Spring 2016 - 60560 - PA397C - Advanced Empirical Methods for Policy Analysis

Statistical Analysis and Learning

Large datasets are increasingly becoming available across many sectors such as healthcare, energy, and online markets. This course focuses on methods that allow “mining” such datasets to uncover underlying relationships and patterns in the data. The course starts with a review of basic statistical concepts and linear regression. But the course will focus mostly on classification and clustering based on non-regression techniques such as tree-based approaches, support vector machines, and unsupervised learning. The course will also include a brief introduction to the vast field of Probabilistic Graphical Models (PGM). In the problem sets and tutorials we will examine policy applications in: healthcare; energy; transportation; online markets; and patent systems. This course is intended for first and second year Masters students. Ph.D. students with an interest in non-regression based quantitative methods may also find this course useful.

Topics to be covered include: Review of statistical concepts; Linear regression; Classification (Linear Discriminant Analysis and Quadratic Discriminant Analysis); Resampling and validation (cross validation; bootstrap;); Tree-based approaches (decision trees; bagging; random forests); Support vector machines (classification using hyperplanes); Unsupervised learning (principal components analysis; K-means clustering).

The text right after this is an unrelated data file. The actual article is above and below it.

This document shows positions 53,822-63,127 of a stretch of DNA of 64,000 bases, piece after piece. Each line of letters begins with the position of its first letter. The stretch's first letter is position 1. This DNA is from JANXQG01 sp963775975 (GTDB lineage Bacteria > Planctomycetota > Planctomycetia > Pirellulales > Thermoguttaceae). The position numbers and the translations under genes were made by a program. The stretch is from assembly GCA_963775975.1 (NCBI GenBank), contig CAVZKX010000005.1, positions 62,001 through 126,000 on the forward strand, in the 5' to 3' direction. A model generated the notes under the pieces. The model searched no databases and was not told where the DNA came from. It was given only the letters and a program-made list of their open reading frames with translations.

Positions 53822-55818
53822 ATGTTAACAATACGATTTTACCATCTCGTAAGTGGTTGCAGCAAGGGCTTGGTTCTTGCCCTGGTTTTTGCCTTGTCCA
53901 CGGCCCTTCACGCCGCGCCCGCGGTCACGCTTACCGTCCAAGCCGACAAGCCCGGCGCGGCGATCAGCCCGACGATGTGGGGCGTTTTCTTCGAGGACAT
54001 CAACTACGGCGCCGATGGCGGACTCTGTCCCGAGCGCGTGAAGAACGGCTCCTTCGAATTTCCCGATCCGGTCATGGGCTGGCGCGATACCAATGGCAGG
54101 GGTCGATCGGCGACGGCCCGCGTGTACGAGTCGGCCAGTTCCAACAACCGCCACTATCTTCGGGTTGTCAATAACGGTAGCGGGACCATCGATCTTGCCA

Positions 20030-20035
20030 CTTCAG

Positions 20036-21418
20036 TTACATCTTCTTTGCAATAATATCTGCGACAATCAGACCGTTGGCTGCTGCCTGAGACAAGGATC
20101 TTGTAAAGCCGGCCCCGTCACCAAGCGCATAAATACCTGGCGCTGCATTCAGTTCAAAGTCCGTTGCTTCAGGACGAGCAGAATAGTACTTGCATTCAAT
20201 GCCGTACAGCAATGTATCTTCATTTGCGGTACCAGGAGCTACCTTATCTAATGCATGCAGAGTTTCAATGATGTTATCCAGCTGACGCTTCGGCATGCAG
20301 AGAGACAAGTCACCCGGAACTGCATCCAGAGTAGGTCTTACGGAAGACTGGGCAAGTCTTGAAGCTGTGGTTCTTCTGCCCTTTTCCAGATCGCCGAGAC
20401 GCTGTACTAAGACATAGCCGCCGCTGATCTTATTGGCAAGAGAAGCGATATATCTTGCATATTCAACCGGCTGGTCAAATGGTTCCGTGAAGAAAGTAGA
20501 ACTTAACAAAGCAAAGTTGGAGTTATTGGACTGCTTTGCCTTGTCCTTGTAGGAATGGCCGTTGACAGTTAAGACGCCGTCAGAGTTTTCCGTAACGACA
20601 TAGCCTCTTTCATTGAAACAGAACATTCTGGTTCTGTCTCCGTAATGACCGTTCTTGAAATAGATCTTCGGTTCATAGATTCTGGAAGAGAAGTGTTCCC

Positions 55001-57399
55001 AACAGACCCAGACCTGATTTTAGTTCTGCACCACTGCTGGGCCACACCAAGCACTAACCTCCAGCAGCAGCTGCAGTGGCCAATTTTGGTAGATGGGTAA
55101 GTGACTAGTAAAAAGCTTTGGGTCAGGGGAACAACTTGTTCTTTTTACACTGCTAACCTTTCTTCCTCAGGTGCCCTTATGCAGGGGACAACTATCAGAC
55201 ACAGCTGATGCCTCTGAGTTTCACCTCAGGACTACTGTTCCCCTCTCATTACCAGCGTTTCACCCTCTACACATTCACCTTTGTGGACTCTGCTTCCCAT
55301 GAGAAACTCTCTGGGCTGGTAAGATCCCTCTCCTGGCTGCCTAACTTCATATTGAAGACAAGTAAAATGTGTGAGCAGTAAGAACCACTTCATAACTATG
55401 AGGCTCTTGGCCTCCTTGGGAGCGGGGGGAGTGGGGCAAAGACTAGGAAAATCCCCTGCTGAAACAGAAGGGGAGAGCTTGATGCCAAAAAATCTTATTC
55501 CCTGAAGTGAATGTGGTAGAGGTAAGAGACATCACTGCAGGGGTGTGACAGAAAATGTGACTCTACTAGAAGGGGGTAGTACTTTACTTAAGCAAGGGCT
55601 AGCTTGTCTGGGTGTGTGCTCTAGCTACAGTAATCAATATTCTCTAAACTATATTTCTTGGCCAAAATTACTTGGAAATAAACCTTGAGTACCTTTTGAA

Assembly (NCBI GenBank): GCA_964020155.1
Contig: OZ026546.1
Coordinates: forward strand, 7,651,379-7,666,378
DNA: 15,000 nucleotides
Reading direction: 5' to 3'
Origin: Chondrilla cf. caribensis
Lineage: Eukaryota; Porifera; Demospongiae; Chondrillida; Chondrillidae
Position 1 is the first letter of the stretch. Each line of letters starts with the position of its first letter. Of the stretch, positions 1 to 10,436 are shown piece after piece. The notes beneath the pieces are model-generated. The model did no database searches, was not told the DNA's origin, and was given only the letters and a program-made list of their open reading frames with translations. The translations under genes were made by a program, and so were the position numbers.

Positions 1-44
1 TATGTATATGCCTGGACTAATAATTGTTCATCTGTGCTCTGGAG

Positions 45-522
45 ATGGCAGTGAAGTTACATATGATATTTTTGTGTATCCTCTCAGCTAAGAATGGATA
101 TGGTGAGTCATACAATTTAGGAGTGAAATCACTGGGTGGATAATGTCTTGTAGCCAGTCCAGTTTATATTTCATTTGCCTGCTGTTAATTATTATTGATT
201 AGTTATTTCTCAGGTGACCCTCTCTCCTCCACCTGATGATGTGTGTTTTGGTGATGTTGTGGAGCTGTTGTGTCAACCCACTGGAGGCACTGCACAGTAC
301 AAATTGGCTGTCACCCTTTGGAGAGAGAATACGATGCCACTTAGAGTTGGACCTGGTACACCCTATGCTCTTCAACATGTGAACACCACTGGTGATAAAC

Textbook: An Introduction to Statistical Learning, by Gareth James, Daniela Witten, Trevor Hastie and Robert Tibshirani. A pdf of the text and all associated datasets are available at: http://www-bcf.usc.edu/~gareth/ISL/

Additional readings: Relevant material from the textbook for each unit will be augmented with 2-3 additional readings, typically highly accessible and relevant journal articles selected by the instructor.